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Recent Blog Posts

New Laws Governing Social Media Websites and Your Child

 Posted on January 13, 2014 in Family Law

In the last few decades the field of family law has expanded beyond just divorce, marriage and custody proceedings. This shift is exhibited by the new Illinois social media law, aptly titled The Privacy in the School Setting Act, also known as Illinois Assembly House Bill 0064 (“HB0064”). The family law attorneys here at The Law Offices of Cosmo Tedone and Barbara Morton, P.C. can help you navigate this new law governing social media and the privacy of the youngest members of your family.

Children & Social Media IMAGEOn January 1st 2014, HB0064 officially went into effect. Under this law, post secondary schools (colleges and universities), as well as elementary and secondary schools, have strict requirements placed on them when attempting to access a student's social media profile. Under HB0064, if an elementary, middle, or high school would like to access your child's social media profile, the school must first provide you with a specific notification that they have the right to do so, before requesting any relevant account information. Furthermore, the school must have reasonable cause to believe that the social media account or profile in question violates an official school disciplinary policy or rule. The rule for students in colleges and universities is simpler, holding that it is unlawful for post-secondary schools to require disclosure of account information by a student, and it is also unlawful to request relevant student account information from a student's parents.

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Changes Coming To Illinois Joint Custody Laws

 Posted on January 06, 2014 in Family Law

right of first refusal

On January 1st, 2014, a new law concerning Illinois joint child custody rules went into effect. Illinois General Assembly House Bill 2922 (“HB 2922”) amends the current Illinois Marriage and Dissolution of Marriage Act, and provides both parties to a joint custody and/or visitation agreement with a "right of first refusal" concerning the childcare of a minor child.

HB 2922 amends the Illinois Marriage and Dissolution of Marriage Act, and provides parties who share joint custody of a minor with a “right of first refusal” regarding childcare chosen for their minor child. Under the amended law, if either parent/guardian needs to leave the child for four hours or longer, that same parent must first provide the other party sharing joint custody with the opportunity to watch the child in lieu of using alternative childcare. Thus, a party with joint custody must allow the other party the chance to care for the child before using a babysitter, family member, or secondary spouse for childcare purposes.

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Holiday Support - Don't Forget AFSCME Members on Strike

 Posted on December 15, 2013 in Criminal Law

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The time of the year from November to the end of December seems like an endless holiday stretch, with parties, shopping, gift exchanges, and other festive events. This season is usually filled with smiles, laughter, and good cheer with friends and family making memories that will last a lifetime.

But the holidays may also come with less positive emotions. For families facing various challenges, this time of year is a painful reminder of their current struggles.  It is critical not to ignore the charitable spirit of the holidays and incorporate these families into our holiday giving. AFSCME Families on Strike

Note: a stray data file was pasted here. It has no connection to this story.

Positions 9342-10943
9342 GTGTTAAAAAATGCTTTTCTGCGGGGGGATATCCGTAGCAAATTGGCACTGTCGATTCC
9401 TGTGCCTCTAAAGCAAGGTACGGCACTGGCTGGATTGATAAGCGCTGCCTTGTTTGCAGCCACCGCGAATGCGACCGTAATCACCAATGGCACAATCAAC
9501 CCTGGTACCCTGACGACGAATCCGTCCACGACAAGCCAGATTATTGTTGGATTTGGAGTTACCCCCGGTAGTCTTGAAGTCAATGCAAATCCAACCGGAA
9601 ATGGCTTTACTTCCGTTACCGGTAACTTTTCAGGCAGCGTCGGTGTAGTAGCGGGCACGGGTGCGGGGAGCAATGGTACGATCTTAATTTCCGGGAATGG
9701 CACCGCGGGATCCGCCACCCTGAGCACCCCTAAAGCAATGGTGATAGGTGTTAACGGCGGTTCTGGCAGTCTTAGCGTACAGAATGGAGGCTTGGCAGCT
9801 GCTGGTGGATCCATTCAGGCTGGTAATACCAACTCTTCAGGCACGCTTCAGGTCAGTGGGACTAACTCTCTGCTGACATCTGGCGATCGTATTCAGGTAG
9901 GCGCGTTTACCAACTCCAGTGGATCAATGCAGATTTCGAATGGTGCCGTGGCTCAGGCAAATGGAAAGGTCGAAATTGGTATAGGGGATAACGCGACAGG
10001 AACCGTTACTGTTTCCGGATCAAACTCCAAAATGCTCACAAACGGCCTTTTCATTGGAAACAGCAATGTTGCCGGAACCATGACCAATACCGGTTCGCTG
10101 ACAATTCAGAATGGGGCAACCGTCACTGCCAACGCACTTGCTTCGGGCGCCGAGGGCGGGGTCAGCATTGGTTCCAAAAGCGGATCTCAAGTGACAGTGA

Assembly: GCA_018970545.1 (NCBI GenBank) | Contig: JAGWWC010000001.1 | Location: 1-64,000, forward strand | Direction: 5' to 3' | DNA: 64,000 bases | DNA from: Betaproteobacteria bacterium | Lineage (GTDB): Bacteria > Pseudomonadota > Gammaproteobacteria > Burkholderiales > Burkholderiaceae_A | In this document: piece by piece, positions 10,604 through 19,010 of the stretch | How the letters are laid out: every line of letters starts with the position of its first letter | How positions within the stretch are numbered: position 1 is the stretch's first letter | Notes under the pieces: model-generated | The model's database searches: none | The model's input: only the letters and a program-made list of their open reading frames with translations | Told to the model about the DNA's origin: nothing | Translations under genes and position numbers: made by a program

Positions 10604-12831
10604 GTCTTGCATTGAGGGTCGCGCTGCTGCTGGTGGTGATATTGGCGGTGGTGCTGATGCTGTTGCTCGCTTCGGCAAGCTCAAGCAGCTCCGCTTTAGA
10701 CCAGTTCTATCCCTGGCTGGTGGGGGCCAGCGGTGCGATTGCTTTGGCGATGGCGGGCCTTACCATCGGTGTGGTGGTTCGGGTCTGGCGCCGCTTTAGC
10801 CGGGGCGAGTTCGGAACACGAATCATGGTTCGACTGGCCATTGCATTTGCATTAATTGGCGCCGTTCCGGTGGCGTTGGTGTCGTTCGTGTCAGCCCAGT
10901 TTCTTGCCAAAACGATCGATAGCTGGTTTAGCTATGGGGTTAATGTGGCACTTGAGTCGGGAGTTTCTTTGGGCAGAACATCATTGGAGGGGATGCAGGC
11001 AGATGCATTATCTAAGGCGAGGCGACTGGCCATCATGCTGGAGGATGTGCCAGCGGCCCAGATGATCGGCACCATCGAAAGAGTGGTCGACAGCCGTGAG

In is in that vein that our team of attorneys in Joliet at the Law Offices of Tedone and Morton, P.C. are proud to hold a holiday drive in support of local AFSCME members on strike this year.

We urge all Will County residents to keep in mind that nearly 1,000 working members of the AFSCME Local 1028 are on strike this season. Being off the clock and without a paycheck is a tough proposition any time of the year, but the consequences are particularly painful during the holiday season. These employees and their families are making many sacrifices in the name of fair pay and affordable healthcare. It is important that we affirm our own commitment to those principles by helping these members during the holidays. The Charity Drive

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Killer Makes Plea Deal to Get Out in 4 Years for Teen's Death

 Posted on January 18, 2013 in Criminal Law

The 29-year-old gunman pleaded to a reduced charge that could see him released from prison in less than four years.

Marcos Camargo,29, pleaded guilty to shooting a man to death but can get out of prison in less than four years. Credit Courtesy of the Will County Sheriff's Department

A plea deal struck Tuesday in Will County Court could spring a killer from prison in less than four years.

Marcos Camargo, 29, copped to second degree murder and agreed to take a 14-year prison sentence.

But Camargo can get out in half that with good time credit, said his attorney, Cosmo Tedone. And Camargo has already served more than three of those seven years in the Will County jailwhile waiting for his case to play out.

"I just think this is a fair disposition based on the facts of the case, the witnesses, their being no forensic evidence, and the fact that somebody did die," Tedone said.

"Even though my client has maintained his innocence all along, this is a fair disposition," said Tedone, who along with attorney Charles Bretz represented Camargo.

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